GREG W. TAYLOR June 4 1990


GREG W. TAYLOR June 4 1990


Lucien Bouchard's unexpected resignation from the federal environment portfolio was a stunning-enough political blow to the Mul-

roney government. But many environmentalists saw his departure as an even worse strike against the cause of a cleaner world. “It is a disaster," said Elizabeth May, a representative of the Sierra Club of Canada. Indeed, Bouchard’s timing left several key initiatives incomplete. Among them: a new act outlining federal responsibilities to assess the environmental impact of major construction projects, and Ottawa’s plans for an environmental review of Quebec’s vast James Bay hydroelectric megaproject. Bouchard was also in the midst of turning his vaguely defined environmental green paper, released in March, into concrete programs. Said May: “There is an awful lot that is

at the critical stage at the same time.” Indeed, there was no question that Bouchard’s appointment to the portfolio in December, 1988, provided the environment department with an unusually strong voice in the cabinet. His close personal friendship with Mulroney, as well as his role on the influential priorities and planning committee of cabinet, which sets the government’s legislative agenda, gave him enormous political power. As well, Bouchard was widely regarded as the most powerful intellect to hold the environment portf viron-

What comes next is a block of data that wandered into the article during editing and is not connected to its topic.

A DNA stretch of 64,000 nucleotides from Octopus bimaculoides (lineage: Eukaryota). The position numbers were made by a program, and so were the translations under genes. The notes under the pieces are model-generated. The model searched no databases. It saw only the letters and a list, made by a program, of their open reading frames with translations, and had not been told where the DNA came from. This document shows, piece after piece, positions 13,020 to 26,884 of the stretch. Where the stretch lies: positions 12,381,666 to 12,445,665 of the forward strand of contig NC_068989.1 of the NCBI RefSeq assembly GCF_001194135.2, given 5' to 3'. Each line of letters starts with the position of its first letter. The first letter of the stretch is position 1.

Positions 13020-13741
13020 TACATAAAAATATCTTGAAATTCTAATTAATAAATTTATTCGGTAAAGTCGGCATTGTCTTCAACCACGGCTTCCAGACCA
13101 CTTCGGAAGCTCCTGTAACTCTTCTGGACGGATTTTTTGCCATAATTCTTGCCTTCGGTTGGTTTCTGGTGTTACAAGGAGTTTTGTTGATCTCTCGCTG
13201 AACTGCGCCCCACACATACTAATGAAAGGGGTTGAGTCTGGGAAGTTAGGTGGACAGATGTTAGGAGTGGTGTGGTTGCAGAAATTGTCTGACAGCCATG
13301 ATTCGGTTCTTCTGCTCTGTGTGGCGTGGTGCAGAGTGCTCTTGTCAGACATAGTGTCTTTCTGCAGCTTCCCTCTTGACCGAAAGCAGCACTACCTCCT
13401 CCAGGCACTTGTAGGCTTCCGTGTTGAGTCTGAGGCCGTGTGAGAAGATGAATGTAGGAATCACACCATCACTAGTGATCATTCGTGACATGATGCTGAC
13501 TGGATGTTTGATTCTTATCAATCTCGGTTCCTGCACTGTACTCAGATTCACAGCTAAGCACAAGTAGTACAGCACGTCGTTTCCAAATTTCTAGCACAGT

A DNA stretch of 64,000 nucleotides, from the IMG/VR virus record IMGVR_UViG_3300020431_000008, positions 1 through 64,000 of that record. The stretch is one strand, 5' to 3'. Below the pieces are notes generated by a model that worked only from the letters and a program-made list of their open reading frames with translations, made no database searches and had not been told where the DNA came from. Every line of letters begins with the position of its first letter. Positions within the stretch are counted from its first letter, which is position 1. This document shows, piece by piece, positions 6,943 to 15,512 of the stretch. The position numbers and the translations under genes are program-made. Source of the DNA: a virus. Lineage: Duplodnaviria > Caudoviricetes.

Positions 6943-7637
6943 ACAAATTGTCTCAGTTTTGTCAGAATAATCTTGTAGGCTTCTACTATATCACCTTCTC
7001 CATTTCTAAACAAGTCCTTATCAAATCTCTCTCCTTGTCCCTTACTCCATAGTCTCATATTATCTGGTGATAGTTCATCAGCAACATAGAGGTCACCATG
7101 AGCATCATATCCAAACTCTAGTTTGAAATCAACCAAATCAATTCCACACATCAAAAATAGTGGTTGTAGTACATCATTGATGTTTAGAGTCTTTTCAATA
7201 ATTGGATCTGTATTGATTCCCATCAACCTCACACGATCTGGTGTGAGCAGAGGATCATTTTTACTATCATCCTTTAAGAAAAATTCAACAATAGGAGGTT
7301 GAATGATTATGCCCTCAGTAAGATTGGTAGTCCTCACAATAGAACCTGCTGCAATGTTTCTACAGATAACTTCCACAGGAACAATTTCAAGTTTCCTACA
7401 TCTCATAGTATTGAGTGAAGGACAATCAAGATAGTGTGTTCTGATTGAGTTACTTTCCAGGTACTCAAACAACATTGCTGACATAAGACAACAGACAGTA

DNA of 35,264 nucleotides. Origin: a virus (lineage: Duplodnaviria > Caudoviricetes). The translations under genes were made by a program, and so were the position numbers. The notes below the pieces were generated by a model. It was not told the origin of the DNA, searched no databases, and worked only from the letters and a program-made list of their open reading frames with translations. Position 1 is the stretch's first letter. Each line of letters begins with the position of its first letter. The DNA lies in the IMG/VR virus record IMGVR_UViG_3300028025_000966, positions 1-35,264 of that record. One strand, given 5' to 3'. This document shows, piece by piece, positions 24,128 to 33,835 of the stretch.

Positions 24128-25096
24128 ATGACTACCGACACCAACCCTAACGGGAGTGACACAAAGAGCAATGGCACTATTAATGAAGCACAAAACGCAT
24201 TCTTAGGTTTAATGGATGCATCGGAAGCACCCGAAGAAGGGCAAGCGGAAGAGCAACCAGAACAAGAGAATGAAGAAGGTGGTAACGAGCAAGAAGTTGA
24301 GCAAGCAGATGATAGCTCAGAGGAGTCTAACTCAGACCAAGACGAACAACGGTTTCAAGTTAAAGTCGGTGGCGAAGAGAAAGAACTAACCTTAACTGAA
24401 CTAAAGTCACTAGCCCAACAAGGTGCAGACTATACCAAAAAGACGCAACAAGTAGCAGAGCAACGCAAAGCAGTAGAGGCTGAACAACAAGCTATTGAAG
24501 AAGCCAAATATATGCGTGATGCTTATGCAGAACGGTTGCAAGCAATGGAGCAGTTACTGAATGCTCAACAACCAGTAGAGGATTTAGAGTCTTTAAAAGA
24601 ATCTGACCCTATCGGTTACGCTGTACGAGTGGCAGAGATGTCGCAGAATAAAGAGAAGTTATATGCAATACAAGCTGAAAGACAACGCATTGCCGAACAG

ment critic James Fulton: “The environment has le ”

Iron cisions

facing Treasury Board president Robert de Cotret, Bouchard’s interim successor, will be to rec ers of Bou-

char e environment. cted-

ly on May 16 in the course of an international meeting on the environment held in Bergen, Norway, comn

of carbon dioxide, a byproduct of the burning of fossil fuels that is contributing to the buildup of so-called greenhouse gasses in the ear s over

the next 10 years. 1 , de Cotret

must ! green

paper easing-

ly shaky national economy. And although de Cotret, also a member of the priorities an . influ-

ence. he will also continue on in his old job. Tha vhim

enough time for the demanding environment portfolio. Indeed, some observers said the er been

severe irture.

Said Fulton: “It means two lost years.” Withp mental

problems among voters’ main concerns, it is time that the government can scarcely afford to lose.